bumble bee on a purple coneflower
Updated: December 21, 2023

Outdoor yard and garden tips

Sustainable Gardening

  • Take part in Pollinator Week! This is an annual celebration of the importance of pollinators and the many ways we can support them in our gardens and landscapes. 
  • Reduce and compost food and yard waste. About one-third of all food produced never gets eaten. Food waste dumped in landfills generates climate-warming gasses as it decomposes without oxygen. Making compost at home is a solution.
  • Weeds are easier to manage when they are young and small and the soil is slightly moist. Hand-pull weeds or use other methods to manage weeds without chemicals.

Trees & Shrubs

  • Water newly planted trees and shrubs until they become established (for about 2 years), especially in the summer and fall. Water deeply by allowing the water to soak into the soil directly underneath and around the root ball.  Check the depth of water penetration into the soil by digging a small hole after watering. It should be moist about 6 inches down. A 2-3 inch layer of mulch is helpful. Keep mulch away from the trunk or stem.

Edible plants

  • Perpetual spinach, Malabar spinach, amaranth, sweet potato leaves, 'Vitamin Green', 'Tokyo Bekana’, and Swiss chard are good heat tolerant salad greens for Maryland.
  • Flea beetles are a serious pest of eggplant and also affect potato, tomato, and members of the cabbage family. Row covers are an effective means of management but should be removed when plants flower to allow for cross-pollination by bumblebees. Spraying plants with “Surround” (kaolin clay) creates a white particle film that can minimize flea beetle feeding. You can also control flea beetles with “neem”, a botanical insecticide.
  • Young tomato plants may be exhibiting symptoms of various leaf spot diseases such as septoria and early blight. Remove badly infected lower leaves, keep a thick organic mulch around plants and avoid overhead watering.
  • “June drop” of excessive fruits (especially peaches) is a natural thinning phenomenon and is more pronounced where no hand thinning has occurred. Hand thin the fruits on plum, peach, apple, and pear trees, leaving space (the width of one fruit) between the remaining fruits. Disease and insect problems, environmental stress, and lack of pollination or fertilization can also cause fruit drop. Pick up and throw out all dropped fruits.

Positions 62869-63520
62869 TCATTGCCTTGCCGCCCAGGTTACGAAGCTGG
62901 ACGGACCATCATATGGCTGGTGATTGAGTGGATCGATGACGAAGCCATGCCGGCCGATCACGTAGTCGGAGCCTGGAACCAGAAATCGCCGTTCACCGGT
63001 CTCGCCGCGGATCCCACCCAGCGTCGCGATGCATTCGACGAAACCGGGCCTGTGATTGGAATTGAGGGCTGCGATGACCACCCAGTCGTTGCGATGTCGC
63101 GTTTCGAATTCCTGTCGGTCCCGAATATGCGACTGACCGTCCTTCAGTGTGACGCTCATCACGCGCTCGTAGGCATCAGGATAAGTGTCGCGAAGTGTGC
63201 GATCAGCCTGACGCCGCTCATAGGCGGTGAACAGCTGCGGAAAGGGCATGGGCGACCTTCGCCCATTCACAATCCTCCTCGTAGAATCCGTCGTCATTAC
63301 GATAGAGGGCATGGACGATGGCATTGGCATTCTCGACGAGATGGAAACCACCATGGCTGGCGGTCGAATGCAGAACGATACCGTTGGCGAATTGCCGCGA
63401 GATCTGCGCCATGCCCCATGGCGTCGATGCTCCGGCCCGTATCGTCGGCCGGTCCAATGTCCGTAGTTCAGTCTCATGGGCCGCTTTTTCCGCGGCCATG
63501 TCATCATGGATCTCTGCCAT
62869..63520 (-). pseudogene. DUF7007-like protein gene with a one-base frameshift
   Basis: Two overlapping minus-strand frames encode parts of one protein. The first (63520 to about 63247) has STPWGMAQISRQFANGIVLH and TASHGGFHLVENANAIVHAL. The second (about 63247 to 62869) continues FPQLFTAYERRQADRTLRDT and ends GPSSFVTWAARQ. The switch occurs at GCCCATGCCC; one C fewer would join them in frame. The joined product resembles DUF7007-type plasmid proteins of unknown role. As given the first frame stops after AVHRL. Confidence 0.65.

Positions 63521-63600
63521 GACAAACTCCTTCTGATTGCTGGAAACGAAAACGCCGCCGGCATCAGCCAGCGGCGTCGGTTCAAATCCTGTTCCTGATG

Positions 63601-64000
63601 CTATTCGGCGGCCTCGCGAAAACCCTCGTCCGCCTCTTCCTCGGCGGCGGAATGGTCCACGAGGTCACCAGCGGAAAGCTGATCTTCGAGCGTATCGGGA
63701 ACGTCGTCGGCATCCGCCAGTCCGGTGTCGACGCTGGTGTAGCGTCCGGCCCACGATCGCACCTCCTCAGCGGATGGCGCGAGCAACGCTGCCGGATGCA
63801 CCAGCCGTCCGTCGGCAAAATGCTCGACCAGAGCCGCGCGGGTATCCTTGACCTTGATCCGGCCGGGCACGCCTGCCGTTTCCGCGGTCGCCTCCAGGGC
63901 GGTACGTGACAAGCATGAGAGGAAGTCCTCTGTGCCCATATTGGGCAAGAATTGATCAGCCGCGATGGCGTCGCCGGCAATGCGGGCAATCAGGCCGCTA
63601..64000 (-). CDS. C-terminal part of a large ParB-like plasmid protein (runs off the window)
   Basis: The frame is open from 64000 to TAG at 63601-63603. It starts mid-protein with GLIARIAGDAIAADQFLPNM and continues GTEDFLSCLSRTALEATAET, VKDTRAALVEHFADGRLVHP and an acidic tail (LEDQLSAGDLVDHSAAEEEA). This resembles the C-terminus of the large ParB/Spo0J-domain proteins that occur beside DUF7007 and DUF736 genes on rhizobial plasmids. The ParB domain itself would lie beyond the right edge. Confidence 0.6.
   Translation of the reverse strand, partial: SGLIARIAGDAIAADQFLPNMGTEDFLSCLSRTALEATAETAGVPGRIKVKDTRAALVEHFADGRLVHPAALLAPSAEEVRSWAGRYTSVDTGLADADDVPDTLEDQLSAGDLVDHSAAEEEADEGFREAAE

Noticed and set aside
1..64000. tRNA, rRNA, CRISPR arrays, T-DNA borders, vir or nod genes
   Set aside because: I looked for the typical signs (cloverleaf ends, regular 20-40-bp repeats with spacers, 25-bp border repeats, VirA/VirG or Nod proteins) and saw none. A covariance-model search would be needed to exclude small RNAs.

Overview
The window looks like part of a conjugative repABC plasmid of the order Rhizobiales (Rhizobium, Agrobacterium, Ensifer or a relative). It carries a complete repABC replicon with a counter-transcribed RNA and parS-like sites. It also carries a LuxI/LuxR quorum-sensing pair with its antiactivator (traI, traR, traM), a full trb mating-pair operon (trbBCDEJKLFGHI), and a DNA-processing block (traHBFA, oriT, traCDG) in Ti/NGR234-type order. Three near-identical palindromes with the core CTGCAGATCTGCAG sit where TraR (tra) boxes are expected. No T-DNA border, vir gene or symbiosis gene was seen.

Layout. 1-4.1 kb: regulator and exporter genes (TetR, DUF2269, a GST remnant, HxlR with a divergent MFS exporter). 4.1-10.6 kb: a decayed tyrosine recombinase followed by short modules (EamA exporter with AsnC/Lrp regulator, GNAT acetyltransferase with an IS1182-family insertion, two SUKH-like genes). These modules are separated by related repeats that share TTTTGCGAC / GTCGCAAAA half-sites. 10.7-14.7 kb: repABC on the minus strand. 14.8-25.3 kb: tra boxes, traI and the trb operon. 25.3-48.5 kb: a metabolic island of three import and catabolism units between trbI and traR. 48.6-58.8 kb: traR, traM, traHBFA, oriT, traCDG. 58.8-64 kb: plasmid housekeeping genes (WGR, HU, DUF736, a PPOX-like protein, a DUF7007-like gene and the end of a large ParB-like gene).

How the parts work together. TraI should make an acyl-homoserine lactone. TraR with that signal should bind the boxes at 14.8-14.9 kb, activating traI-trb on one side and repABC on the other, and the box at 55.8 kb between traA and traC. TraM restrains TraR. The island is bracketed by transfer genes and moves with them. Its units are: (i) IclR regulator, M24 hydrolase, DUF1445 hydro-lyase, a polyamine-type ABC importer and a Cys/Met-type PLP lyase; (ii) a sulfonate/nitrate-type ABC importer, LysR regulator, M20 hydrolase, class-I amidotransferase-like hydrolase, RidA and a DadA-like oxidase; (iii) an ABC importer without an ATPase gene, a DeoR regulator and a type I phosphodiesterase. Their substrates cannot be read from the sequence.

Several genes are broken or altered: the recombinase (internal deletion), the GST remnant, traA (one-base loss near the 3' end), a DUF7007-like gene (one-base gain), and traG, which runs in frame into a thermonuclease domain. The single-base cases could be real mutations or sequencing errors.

• Cut iris flower stalks down to the crown when they are finished blooming. Leave the foliage alone. If your iris are overcrowded after flowering lift and divide them. Check rhizomes for iris borer.
  • Warm-season annual flowers like zinnias, sunflowers, and cosmos can still be started from seeds at this time.


  • Bagworm larvae are hatching out this month and constructing new bags. Look for the little bags moving around on evergreen trees and shrubs and be prepared to spray infested trees with the microbial insecticide, B.t. between now and mid-July. 
  • Cottony camellia scale (Pulvinaria floccifera) feeds on camellia, holly, yew, euonymus, sweetbox, and maple.  It is also reported on beautyberry, jasmine, mulberry, and hydrangea. They lay white cottony ovisacs (egg masses) on the undersides of leaves. If infestations are heavy and sooty mold is objectionable, use a summer rate of horticultural oil (refer to the product label) in June, when beneficial lady beetles go into aestivation (summer dormancy) and the scale crawlers (juveniles) are active and most vulnerable to the spray.
  • Ticks are very active right now. Ticks can carry serious diseases that affect humans and pets. Wear long pants, long sleeves, and close-toed shoes. Tuck pants into socks. Tuck shirts into pants. Use insect repellents (such as DEET), always AFTER putting on sunscreen.  Shower and check for ticks after being outdoors.


  • Apple scab and a number of rust diseases (cedar-apple, cedar-quince, cedar-hawthorn, Japanese apple, and pear trellis rust) are destructive diseases of crabapple in the landscape. They cause severe leaf defoliation by mid-summer if not treated. The best defense is replacing disease-prone cultivars with resistant selections available at garden centers.

Indoor plant and insect tips

Indoor plants

closeup of mealybugs
Photo: Peggy Greb, USDA Agricultural Research Service, Bugwood.org
  • Monitor houseplants kept indoors for mealybugspider mitesaphidswhitefly, and scale. If houseplant pests are a problem consider spraying with a labeled horticultural oil or insecticidal soap. If possible, move the plants outside before spraying and when dry, move them back indoors. Discard heavily infested plants.


  • Pantry pests, like Indian meal moths, grain beetles, cigarette beetles, and carpet beetles may be found around windows trying to get out of your home. These pests can be swept up or vacuumed.  No chemical controls are recommended.